A new report published by international property and construction consultancy Gleeds in partnership with cross-party think tank Radix, suggests that Government plans for billions of pounds of infrastructure investment intended to boost the UK economy post-Covid are being jeopardised by excessive bureaucracy in procurement and management.
Spearheaded by Radix, the think tank for contemporary politics whose fellows include Sir Vince Cable, Stephen Kinnock MP, and Lord Andrew Lansley, ‘Tickbox Infrastructure’ takes an in-depth look at the impact of the public sector’s reliance on bureaucracy to keep large scale infrastructure schemes on track. In it, the authors argue that plans to deliver new hospitals, housing and transport links, as set out in the recent Spring budget, will all face delays, cost overruns and safety issues unless the role of human judgement is prioritised.
The robust exposition was produced by the organisation’s co-founder David Boyle, , in collaboration with, Lesley Yarranton. It also contributions from a number of key industry figures, including leading academics from York and Liverpool Universities, engineers from overseas transport ministries, and Gleeds Chairman Richard Steer. The publication comes off the back of Gleeds’ own recent market survey, in which contractors cited infrastructure as one of the top five sectors for tender opportunities going into the second half of the year.
Using the government’s introduction to its recent planning white paper as a basis, in which it suggests it aims to “tear down [the planning process] and start again”, the new paper makes a number of recommendations. These include bolstering local government institutions instead of creating huge, centralised power structures; fostering a change of culture in Whitehall to promote faster decision-making; encouraging a shift to Irish-style consultative assemblies; and placing senior engineers into government departments to act as scientific officers.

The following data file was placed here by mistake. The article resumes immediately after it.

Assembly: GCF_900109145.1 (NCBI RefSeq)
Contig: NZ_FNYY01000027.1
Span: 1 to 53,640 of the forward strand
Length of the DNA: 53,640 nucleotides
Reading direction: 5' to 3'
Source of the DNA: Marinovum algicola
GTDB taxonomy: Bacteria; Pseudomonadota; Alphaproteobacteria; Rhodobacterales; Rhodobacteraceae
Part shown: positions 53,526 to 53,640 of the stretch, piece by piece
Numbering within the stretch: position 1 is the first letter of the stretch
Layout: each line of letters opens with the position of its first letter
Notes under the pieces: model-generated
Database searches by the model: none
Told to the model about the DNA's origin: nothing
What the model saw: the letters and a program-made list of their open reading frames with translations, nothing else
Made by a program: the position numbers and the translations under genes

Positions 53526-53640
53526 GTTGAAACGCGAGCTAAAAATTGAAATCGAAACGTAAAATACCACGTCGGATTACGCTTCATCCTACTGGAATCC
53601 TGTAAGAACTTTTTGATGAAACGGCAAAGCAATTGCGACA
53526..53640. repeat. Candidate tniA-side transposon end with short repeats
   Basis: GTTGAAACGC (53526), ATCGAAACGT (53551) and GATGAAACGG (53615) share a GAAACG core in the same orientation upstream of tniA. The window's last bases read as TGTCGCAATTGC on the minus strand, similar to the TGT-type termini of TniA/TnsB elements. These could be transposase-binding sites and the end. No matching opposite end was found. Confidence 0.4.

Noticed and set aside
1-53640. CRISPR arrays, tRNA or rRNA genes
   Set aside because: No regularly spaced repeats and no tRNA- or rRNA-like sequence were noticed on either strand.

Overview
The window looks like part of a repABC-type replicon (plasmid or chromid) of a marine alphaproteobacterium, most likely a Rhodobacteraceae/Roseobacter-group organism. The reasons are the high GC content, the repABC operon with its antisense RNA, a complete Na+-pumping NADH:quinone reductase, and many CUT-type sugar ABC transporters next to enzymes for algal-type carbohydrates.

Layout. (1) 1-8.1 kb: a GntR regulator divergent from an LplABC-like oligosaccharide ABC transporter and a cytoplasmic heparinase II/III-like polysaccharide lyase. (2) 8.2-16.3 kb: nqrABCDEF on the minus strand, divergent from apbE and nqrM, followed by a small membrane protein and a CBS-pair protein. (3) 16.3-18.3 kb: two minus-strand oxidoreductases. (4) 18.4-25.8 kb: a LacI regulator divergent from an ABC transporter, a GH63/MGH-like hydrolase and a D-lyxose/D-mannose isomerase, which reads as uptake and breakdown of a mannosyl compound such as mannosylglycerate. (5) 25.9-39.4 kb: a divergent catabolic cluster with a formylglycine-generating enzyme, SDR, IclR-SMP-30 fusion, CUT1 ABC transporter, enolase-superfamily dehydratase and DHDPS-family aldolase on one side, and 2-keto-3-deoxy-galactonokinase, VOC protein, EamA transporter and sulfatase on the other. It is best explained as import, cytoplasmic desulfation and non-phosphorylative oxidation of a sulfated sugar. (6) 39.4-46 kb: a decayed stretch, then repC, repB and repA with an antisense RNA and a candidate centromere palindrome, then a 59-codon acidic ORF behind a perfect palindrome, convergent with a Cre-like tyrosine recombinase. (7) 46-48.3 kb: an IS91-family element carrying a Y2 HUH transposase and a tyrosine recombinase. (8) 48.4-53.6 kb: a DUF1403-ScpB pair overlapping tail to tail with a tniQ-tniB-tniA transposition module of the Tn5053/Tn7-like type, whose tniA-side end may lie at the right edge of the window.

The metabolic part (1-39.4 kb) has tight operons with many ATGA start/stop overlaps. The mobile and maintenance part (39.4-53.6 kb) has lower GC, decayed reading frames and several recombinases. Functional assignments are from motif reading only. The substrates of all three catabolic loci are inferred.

Richard Steer said, “As the UK government seeks to kickstart the economy through significant infrastructure investment, now is the time to rethink and reform a ‘tickbox’ culture which hampers progress and places little value on the expertise and experience of the human beings tasked with delivering complex schemes. If adopted, the solutions outlined within offer a glimpse into how such projects could indeed allow the country to build back better, greener, and faster.”
David Boyle, Radix Policy Director and author of the report said, “A focus on form filling, targets and KPIs in corporate governance tends to render processes slower, more costly and dehumanised, creating a shadowland where things are not as they seem or as they are measured. This in turn can lead to disasters and injustices such as the Grenfell Tower fire”. He went on to add, “In Tickbox Infrastructure we have been able to highlight failings in the current system and make recommendations around changes which need to be made if efficiencies in terms of of both cost and time are to be fully realised.”